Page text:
Faith in action over Stronger Futures legislation

Members of the 13th Assembly gather on the steps of the South Australian Parliament to hold a prayer vigil of lament for the Stronger Futures legislation

ALMOST 400 people sang, prayed and observed a minute's silence on the steps of the South Australian Parliament to express concern at the federal Stronger Futures laws.

At lunchtime on day five of the 13th Assembly, members moved en masse from their meeting to the steps of Parliament.

Passers-by stopped and stared and cars beeped their horns at the silent procession of people holding Uniting Church banners led by both the President and the Chairperson of the Uniting Aboriginal and Islander Christian Congress Chair (UAICC).

After the whole crowd had joined in song, Uniting Church President Rev Prof Andrew Dutney opened the prayer vigil by declaring:

"We, the 13th Assembly of the Uniting Church in Australia, have gathered here today in lament and prayer, in response to the Federal Parliament's Stronger Futures legislation.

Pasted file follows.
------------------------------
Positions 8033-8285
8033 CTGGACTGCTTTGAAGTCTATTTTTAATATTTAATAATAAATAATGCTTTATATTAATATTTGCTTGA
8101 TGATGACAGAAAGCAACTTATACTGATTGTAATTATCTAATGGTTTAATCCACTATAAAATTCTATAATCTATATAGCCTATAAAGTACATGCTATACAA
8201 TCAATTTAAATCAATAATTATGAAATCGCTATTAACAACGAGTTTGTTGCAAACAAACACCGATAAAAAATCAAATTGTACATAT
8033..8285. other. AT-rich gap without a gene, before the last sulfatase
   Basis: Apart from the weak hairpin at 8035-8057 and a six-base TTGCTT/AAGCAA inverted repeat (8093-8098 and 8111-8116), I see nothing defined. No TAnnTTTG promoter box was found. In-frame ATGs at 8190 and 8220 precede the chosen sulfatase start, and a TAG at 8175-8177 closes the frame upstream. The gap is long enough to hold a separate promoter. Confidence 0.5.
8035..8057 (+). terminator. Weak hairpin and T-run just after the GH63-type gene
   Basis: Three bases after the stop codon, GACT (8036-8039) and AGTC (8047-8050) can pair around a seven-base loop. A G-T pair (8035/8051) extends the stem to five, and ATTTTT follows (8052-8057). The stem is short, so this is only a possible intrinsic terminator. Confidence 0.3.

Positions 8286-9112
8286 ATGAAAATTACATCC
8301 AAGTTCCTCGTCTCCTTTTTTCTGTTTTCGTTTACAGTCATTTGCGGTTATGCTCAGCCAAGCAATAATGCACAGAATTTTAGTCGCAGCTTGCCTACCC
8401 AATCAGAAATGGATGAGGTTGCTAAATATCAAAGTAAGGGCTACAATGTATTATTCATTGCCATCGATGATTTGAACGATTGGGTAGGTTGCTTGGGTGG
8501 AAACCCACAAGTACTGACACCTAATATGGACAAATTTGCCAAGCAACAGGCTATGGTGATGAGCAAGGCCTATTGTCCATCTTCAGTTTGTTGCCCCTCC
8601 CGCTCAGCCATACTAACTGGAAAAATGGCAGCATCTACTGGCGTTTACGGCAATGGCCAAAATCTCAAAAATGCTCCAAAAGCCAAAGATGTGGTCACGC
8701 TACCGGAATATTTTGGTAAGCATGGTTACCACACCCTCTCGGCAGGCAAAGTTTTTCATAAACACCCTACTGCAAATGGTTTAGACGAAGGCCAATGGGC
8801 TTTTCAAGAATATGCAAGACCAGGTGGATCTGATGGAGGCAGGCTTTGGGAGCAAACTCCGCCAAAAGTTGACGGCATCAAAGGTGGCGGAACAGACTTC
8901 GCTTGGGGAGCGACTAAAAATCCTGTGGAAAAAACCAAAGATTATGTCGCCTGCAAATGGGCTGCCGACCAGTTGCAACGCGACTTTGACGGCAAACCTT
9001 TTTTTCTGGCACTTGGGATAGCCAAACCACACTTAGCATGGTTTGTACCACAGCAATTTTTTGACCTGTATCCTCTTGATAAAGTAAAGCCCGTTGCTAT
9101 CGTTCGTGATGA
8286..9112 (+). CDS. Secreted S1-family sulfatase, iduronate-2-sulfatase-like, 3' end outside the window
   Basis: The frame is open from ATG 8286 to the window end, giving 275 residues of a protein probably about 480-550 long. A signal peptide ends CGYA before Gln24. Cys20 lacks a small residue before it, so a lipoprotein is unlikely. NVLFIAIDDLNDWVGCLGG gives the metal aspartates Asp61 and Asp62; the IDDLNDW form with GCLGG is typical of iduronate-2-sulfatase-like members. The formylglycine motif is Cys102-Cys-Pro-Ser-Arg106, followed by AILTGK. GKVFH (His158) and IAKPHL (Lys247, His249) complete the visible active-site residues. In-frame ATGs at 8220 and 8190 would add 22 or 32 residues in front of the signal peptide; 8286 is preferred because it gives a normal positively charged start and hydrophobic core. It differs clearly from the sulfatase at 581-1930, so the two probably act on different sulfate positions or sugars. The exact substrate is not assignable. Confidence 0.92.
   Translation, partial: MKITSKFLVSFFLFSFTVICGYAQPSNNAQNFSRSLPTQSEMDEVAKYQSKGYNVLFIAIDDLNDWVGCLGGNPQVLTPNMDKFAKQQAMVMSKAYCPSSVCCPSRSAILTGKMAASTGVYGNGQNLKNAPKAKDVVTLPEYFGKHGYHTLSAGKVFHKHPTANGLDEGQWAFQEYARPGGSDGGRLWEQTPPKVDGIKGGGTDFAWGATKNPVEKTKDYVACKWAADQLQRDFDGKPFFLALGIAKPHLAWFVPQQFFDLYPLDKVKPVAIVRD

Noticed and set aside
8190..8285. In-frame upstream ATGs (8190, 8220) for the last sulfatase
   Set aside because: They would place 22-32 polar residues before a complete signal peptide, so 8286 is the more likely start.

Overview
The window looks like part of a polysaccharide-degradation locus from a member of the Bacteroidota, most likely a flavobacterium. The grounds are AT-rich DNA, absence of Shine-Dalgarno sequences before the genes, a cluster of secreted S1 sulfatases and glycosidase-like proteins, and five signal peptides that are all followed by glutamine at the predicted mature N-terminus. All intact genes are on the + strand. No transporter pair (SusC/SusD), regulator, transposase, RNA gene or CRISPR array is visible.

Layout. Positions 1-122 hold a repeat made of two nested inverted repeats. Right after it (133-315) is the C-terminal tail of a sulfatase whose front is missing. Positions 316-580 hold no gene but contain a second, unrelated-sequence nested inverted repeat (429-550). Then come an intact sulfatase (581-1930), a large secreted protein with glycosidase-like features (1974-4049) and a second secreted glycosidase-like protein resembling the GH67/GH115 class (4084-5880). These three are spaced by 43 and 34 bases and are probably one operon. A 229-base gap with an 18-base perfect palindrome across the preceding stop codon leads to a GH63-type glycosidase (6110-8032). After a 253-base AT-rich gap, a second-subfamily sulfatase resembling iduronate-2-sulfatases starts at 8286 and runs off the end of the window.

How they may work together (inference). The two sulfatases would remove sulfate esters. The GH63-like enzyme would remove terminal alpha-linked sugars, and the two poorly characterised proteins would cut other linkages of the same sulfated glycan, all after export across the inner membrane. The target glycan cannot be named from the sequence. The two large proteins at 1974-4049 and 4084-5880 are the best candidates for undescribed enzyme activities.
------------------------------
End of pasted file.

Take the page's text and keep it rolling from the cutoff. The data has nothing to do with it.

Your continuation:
"Our political leaders must rise above the election cycle and commit funds and resources to practical programs that are evidence-based with accountable and transparent processes.

"The programs need to be developed and implemented in partnership with Indigenous communities rather than imposed upon them.

"We have worked in partnership with our Indigenous brothers and sisters and we have listened.

We commit ourselves with the Uniting Church's Aboriginal and Islander Christian Congress, to developing more just, inclusive and equal relationships in the Church and Australian community."

UAICC Chair Rev Rronang Garrawurra said: "The Australian Government has taken away our lands and now our humanity also is taken away by this new law."

The event made Channel Seven's Adelaide nightly bulletin.

The Stronger Futures laws passed at the end of June extend the policies of the Northern Territory Intervention such as income management by up to 10 more years.

The Uniting Church has been a vocal opponent of the legislation.

Rev Prof Dutney said that the Uniting Church believes in a God who seeks the reconciliation of all people.

"We are also members of a church that is still 'Uniting'.

"We challenge our church, our government and our nation to listen deeply to the knowledge and culture of our First Peoples.

"If we are serious about pursuing genuine relationships with the First Peoples, we must commit to genuine continued consultation and dialogue.

"In Christ, we are sisters and brothers, and so we commit ourselves to stand alongside each other in love and friendship."

Photo : Members of the 13th Assembly gather on the steps of the South Australian Parliament to hold a prayer vigil of lament for the Stronger Futures legislation